D.C. Transparency Watch Updates – charters and FOIA, MPD stop and frisk data, FOIA portal improvements, school advisory groups now covered by Open Meetings law, and more great uses of FOIA by the public and the press
Fritz Mulhauser | September 18, 2019
As summer ended, the Coalition gathered a bumper crop of developments to keep you posted:
- Charters and FOIA. A hearing October 2 will center on a bill introduced by Charles Allen (D-Ward 6) and four others to include charter schools in the D.C. public records law (FOIA), the biggest change since the law was extended to the Council 20 years ago. Advocates include remarkable new voices of teachers and parents. The Coalition supports the bill and plans to testify (as we’ve done twice before) to explain it works everywhere else so why shouldn’t 123 schools, educating about 49,000 D.C. students with tax dollars, respond to public requests. Rachel Cohen in “How Charter Schools Won D.C. Politics” (Washington City Paper, September 5) put the FOIA bill in context with a deep dive into the movement supporting charter schools.
- Charters and the First Amendment. Charters have argued their private nonprofit status should shield them from the proposals to apply open meetings and open records laws that apply to government bodies. But a new lawsuit tests that claim of being private. A parent at the E.W. Stokes Public Charter School filed suit in July with counsel from the Washington Lawyers Committee asking the federal court here to find charters are public enough that they should respect her First Amendment rights limiting government interference with speech. The school, according to the complaint, dropped the parent from the school’s message board for families and barred her from the campus for five years after she expressed concerns about her children’s treatment. The public-or-private argument has been resolved differently in courts elsewhere, depending on details of the cases and state charter laws.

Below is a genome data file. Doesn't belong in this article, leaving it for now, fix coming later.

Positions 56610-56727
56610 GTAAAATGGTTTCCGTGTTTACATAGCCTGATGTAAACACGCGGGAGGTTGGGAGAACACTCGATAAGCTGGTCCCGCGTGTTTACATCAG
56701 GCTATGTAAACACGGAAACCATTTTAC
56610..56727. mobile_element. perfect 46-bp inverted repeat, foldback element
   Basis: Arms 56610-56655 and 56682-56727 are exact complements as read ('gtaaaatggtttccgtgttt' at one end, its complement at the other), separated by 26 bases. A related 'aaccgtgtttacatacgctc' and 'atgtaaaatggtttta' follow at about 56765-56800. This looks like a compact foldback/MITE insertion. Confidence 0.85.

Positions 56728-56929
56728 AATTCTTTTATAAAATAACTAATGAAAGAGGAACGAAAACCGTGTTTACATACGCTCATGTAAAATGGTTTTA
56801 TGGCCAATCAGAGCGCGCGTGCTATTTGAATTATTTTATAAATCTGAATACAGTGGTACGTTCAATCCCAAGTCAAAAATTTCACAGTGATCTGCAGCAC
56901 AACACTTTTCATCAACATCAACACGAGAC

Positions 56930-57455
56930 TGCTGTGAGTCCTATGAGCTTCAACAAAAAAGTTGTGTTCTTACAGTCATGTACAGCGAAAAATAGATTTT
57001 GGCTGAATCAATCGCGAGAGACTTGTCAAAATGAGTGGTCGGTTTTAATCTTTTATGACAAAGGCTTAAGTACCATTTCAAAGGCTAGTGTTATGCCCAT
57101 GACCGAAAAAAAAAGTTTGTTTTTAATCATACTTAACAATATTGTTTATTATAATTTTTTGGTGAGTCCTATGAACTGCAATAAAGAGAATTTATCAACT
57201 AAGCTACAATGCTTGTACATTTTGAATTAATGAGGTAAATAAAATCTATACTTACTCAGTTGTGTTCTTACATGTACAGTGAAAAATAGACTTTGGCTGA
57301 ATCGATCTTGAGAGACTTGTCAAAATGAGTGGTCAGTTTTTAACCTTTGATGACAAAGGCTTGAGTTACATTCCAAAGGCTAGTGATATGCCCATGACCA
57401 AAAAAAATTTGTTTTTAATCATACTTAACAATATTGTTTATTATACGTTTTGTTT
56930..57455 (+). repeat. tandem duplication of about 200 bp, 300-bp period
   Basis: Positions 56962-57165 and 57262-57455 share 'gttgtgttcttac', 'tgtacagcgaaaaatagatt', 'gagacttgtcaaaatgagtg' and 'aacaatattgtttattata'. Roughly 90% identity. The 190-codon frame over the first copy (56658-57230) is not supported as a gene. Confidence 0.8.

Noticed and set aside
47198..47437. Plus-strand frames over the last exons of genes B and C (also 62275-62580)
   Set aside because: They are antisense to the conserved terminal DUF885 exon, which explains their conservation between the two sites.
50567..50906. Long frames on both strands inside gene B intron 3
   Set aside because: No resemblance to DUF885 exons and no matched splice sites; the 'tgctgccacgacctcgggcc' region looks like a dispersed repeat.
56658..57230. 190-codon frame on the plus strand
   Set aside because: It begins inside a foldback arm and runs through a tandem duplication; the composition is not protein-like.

- MPD stop and frisk data—finally. The D.C. police department September 9 reported data on 11,000 stops by police in July and August, including 1,500 frisks, chiefly of African Americans. A flood of press coverage resulted. This glimmer of openness followed years of darkness since D.C. Council legislation ordering such information be gathered and published. In a case brought by activists and the ACLU, a Superior Court judge earlier this summer finally lost patience and issued an order in writing that MPD should do as the Council directed. The department did itself no favors in the court of public opinion this summer by offering as “data” in response to a FOIA request, 31,000 body camera videos of stops, at their usual $23 a minute for redaction—a total, according to the ACLU that likely would reach $3.6 million. The police declined to interpret the new numbers and promised to contract with an expert.
- FOIA portal improves. The District technology office (OCTO) has improved the online “portal” or site for requesting records from D.C. agencies under the open records law, according to a presentation to the Open Government Coalition in July. Improving users’ experience drew long-overdue attention by top officials and the contractor who provides the software following Coalition Council testimony in February. More agencies can be reached on the portal, users have more time to complete the form before their work is lost, and improper demands for identification are dropped. The portal is still not adapted to users on mobile phones and the “reading room” remains useless.